Keep an eye out for commonly overlooked tax deductions

Wednesday, March 9th, 2011 By

u.s. taxcode

Millions of Americans hand over extra money to the IRS because they overlook deductions hiding in the complicated U.S. tax code. Image: hackerfriendly/Flickr

It’s easy to overlook tax deductions buried deep within the thicket of the U.S. tax code. Millions of Americans overpay their taxes every year by overlooking tax deductions. But you don’t have to spend hundreds of dollars on an accountant to find tax deductible expenses.

The incredible value of tax deductions

About 46 million U.S. taxpayers who choose to itemize their tax deductions prevent nearly $1 trillion dollars from falling into the hands of the government. About 85 million taxpayers use standard deductions to protect another $700 billion. Most people who use standard deductions are probably cheating themselves out of money that’s there for the taking in the U.S. tax code. Even those who take advantage of tax deductions such as interest paid on mortgages and student loans, real estate property taxes and state sales taxes could be giving the government extra money.

Career-related tax deductions

With the U.S. job market as bad as it has been lately, one of the most commonly overlooked tax deductions is job hunting expenses. For job hunters with total itemized deductions greater than 2 percent of adjusted gross income, job hunting expenses can be deducted. However, the job search must be in the same industry as the taxpayer’s previous position. First-time job hunters can’t deduct job hunting expenses, but if they move more than 50 miles to take that first job, moving expenses can be deducted, including 14.5 cents per mile. For taxpayers going back to school to change careers, $2,500 of college tuition can be claimed as a tax credit. While a tax deduction lowers taxable income, a tax credit lowers the taxes owed. Single taxpayers making $80,000 or less or married couples making $160,000 or less are eligible for the tuition tax credit.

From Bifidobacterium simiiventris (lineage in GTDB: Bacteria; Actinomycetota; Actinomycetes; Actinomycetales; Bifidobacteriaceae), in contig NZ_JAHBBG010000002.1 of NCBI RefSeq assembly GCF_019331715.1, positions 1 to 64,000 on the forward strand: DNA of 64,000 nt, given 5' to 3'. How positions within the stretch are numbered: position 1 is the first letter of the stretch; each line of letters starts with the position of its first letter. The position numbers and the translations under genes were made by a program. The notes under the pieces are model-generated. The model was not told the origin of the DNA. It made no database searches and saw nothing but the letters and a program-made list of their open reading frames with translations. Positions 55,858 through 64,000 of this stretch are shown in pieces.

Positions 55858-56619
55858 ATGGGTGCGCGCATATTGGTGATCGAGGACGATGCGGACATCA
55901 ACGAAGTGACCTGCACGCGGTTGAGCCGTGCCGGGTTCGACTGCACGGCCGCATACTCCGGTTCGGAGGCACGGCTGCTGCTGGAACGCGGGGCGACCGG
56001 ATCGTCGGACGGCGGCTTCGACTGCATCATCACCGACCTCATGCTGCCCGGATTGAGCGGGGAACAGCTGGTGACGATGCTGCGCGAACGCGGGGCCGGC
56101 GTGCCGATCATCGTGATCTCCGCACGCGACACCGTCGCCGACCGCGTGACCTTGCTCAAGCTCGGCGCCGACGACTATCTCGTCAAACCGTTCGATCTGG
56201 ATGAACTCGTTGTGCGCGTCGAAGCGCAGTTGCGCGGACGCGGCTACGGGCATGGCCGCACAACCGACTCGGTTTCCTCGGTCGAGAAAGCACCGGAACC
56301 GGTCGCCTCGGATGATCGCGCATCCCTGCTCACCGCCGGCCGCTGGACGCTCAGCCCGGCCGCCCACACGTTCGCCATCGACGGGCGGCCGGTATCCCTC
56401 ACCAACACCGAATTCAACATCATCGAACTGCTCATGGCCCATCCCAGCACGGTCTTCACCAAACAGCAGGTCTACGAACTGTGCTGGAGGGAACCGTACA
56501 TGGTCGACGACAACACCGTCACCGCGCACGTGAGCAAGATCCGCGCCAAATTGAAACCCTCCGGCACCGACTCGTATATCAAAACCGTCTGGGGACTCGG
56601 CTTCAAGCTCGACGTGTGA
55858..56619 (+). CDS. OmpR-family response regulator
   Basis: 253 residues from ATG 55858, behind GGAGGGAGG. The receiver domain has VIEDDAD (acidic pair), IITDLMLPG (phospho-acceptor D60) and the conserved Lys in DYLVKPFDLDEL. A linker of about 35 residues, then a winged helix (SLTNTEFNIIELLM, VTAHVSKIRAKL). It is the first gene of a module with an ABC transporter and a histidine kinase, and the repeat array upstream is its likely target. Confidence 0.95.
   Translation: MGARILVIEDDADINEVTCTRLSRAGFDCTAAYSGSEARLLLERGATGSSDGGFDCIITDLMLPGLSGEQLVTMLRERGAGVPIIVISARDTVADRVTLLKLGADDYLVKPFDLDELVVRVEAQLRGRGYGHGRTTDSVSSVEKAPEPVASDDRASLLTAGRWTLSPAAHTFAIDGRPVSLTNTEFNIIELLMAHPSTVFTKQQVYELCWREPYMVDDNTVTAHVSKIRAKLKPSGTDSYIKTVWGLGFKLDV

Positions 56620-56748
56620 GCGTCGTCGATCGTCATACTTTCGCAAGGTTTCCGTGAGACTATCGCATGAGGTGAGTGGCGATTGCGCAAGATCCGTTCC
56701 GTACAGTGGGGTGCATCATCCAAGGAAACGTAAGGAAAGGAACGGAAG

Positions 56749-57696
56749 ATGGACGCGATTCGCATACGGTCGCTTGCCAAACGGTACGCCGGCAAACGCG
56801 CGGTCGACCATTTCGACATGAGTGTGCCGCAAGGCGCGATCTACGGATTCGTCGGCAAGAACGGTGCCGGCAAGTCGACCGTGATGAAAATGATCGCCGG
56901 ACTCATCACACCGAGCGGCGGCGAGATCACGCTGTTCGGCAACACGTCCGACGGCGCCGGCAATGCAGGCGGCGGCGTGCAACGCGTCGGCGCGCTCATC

More overlooked tax deductions

Taxpayers often overlook tax deductions related to home and family. As more Americans take care of their elderly parents, they become eligible for a substantial tax deduction. If they provide more than half their parent’s financial support and that assistance costs them more than 7.5 percent of adjusted gross income, they qualify for a dependent parent deduction. U.S. automakers have been offering a lot of incentives, and for those who bought a new vehicle in 2010 and earned $135,000 or less, the sales tax can be deducted, even without itemizing deductions. Green energy tax credits worth up to $1,500 are available for taxpayers who invested in energy-efficient home improvements. Finally, don’t overlook the Making Work Pay tax credit. The 2010 tax year is the last chance to take advantage of the Making Work Pay tax credit. This tax credit is often taken care of by employers who withhold less, but singles can take $400 off their tax bill and married couples can save $800 by completing Schedule M along with the 1040 form.


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